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Kelva Fort (Madhla Buruj)

Sunday, January 18, 2015

I have been planning to visit the remaining forts of Palghar since a couple of months now. But none of my plans were getting actioned. 

The forts I have visited in Palghar so far are Kelva Fort,  Shirgaon Fort,  Tarapur Fort,  Kaldurg Fort, Kohoj

Train to board at Andheri Station, platform no.4
Finally Mike and I decided to visit Palghar to do the remaining forts.
Fisher folk with their fish
As decided we met at Andheri Railway Station at 5:50 AM to board the 5:55 AM fast local to Dahanu. The train was packed at that time. The train was filled with a mixed lot of people. Some sleeping and snooring, others chit chatting. We also had a few fisherfolk who were there with their fish, they were heading to Bhayandar to sell their fish.  
Kelve Rd station
Though the glass windows were shut and the fans switched off we were still feeling cold. I was wearing a camera vest which obstructed the cold to some extent, pity Mike.
Misal Pav and Tea
Finally at 7:05 the train was at Kelve Road Station, the train had arrived before schedule.  Now the weather was really cold here, everyone around was dressed in woolen, and the two of us in Tees and Shorts and Sandals. We were definitely the odd one's out there.
An old bell located on the way to Kelva Fort
Just outside the station we found a small store serving snacks and tea. We rushed to have breakfast in the form of spicy Misal Pav and hot Tea to gulp it down.  Hoping that it would relieve us from the cold. 
Mike and Me
The moment the breakfast was over, we started feeling the cold again. As SitlaDevi Temple was around 8 KM away and no ST bus in sight, we decided to walk it out. There are sharing Rickshaw's here. Rs. 15 for a seat. 
Road to Kelve Fort
We asked a couple of locals for direction, the only thing they told us that we need to go walking straight on the road, no left turns and no right turns, and that is what we did.
Sunrise at Kelve Rd Station
As the sun had now risen, it was getting warmer. We did notice that when we opened our mouths to talk we could see the smoke coming out of it. Now you can imagine how cold it was.
Salt pans on the way to Kelve Fort
Barren lands, salt pans, thick greenery, we saw it all on our way to SitlaDevi Temple. 
Tiny roads
Now why were we going to the SitlaDevi Temple, because we had Kelva Fort (Madhla Buruj)Mahim Fort, Danda Fort and Bhawangad Fort which were easily accessible from there.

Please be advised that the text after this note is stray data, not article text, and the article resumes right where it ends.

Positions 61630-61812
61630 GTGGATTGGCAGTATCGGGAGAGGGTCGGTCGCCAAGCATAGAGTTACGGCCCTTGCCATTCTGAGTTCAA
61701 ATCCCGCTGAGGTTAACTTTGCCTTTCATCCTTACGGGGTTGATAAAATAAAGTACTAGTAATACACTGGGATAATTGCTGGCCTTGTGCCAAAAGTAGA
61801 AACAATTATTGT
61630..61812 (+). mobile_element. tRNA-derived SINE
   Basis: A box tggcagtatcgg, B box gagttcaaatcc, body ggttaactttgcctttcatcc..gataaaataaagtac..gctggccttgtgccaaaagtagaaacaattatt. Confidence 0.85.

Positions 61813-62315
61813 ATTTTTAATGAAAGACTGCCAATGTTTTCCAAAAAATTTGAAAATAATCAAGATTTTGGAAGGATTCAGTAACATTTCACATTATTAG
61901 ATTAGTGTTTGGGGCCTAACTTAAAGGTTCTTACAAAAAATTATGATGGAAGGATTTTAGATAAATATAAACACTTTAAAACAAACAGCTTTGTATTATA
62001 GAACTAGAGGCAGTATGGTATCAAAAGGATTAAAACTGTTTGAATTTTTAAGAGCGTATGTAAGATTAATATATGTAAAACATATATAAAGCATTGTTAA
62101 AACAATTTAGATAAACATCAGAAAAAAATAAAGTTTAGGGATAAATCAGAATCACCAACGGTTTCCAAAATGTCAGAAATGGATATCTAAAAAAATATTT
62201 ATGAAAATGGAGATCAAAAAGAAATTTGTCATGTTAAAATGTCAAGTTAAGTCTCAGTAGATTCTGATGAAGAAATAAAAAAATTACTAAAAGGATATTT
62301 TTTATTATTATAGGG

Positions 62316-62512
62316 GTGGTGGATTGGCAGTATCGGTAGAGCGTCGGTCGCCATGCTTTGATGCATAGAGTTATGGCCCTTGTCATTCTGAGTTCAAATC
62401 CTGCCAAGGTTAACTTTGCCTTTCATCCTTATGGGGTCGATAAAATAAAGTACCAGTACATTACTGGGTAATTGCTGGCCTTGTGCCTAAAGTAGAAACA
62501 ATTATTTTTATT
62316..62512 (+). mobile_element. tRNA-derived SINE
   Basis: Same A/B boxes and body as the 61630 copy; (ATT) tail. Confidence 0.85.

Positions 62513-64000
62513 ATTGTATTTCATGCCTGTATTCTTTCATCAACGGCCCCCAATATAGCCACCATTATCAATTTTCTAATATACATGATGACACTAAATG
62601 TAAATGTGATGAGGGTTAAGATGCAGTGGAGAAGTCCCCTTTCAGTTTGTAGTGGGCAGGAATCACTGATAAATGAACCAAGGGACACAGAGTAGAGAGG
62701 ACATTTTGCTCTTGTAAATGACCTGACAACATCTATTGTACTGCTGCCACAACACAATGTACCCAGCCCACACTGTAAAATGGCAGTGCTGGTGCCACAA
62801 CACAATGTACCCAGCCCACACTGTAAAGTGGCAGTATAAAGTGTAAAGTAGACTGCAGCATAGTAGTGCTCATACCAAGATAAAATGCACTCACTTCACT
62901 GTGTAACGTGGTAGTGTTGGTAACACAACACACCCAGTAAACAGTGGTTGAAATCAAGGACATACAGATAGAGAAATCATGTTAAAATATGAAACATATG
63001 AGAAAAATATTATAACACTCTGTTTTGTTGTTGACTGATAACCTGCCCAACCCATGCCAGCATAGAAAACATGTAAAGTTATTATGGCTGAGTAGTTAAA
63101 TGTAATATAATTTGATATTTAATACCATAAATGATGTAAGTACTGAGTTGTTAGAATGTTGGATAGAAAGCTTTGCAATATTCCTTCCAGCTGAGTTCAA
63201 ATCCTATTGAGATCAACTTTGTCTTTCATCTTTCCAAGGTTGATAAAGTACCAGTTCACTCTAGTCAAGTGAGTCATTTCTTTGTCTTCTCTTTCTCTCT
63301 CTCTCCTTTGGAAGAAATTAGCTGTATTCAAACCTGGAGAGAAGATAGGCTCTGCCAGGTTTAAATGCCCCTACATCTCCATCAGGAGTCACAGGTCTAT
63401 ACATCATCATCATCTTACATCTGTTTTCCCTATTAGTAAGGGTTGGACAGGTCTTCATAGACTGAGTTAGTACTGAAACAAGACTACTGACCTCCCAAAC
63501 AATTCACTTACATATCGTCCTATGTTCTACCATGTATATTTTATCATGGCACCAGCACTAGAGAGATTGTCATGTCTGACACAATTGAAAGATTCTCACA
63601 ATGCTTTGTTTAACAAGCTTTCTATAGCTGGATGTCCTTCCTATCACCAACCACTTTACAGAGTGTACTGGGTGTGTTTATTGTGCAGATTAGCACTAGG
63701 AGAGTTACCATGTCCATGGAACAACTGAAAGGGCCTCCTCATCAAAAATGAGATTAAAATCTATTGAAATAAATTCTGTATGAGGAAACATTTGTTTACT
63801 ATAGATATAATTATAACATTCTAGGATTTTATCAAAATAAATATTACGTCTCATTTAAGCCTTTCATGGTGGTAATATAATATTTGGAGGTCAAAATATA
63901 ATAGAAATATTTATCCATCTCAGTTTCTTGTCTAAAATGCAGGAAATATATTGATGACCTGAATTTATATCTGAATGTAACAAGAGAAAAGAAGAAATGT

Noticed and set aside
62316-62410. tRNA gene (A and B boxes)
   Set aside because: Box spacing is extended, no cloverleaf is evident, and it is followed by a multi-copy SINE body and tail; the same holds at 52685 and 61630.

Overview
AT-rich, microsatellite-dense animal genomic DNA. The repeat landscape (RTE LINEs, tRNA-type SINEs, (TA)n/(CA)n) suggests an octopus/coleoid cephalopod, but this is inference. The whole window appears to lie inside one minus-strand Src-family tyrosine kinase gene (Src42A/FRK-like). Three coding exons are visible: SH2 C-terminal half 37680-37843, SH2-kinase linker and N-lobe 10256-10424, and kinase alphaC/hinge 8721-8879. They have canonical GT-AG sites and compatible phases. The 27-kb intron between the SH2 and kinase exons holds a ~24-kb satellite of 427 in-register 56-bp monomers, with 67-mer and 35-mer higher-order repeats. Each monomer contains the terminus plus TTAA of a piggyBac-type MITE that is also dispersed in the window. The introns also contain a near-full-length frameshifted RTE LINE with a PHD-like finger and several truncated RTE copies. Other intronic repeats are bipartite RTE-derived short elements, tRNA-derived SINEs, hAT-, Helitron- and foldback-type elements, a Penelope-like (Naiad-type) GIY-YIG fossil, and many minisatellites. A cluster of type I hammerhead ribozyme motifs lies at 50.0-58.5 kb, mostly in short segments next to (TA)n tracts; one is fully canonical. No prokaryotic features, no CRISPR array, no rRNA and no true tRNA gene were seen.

Kelve Beach
By the time we reached SitlaDevi Temple we were all charged up.  Asked a couple of locals in regards to the direction to visit the hidden Kelva Fort (Madhla Buruj). As I had done the Kelva fort, the one in the middle of the water in my passed trip here. 
Uprooted Cassurina Trees
From the SitlaDevi Temple located on the shore of the beach, start walking towards the north, at the end of the tree cover is located the fort. Due to the thick forestation the fort cannot be located even from a distance. 
Another view of Kelve Beach
The fort is small in size and had five bastions on it. The doors of the fort have been buried in the sand over the years. A small three foot entrance leads to the inside of the fort. The windows of the fort offer a very good view of the sea and the vessels in it.  Due to the thick forestation, this fort was camouflaged in the woods. Maybe it was used as a watchtower. 
Bastion of Kelve Fort (Madla Buruj)
What left me fuming here was the advertisement painted on the walls of the fort, the graffiti on it's inside walls and the plastic wrappers of food items. 
Fortification of  Kelva Fort (Madhla Buruj)
Not sure about the history of this place, but what we noticed is that different types of stone was used in the construction of this fort.
Fortification of  Kelva Fort (Madhla Buruj)
The fort hardly took us 20 minutes to explore, we then headed back to Sitla Devi Temple to board a tum tum to Mahim Fort. 
We noticed the roots of most of the cassurina trees that are on the shore. Maybe soil erosion had taken place here. 
After having refreshing lemon water we headed off to sea Mahim Fort.  
That's me


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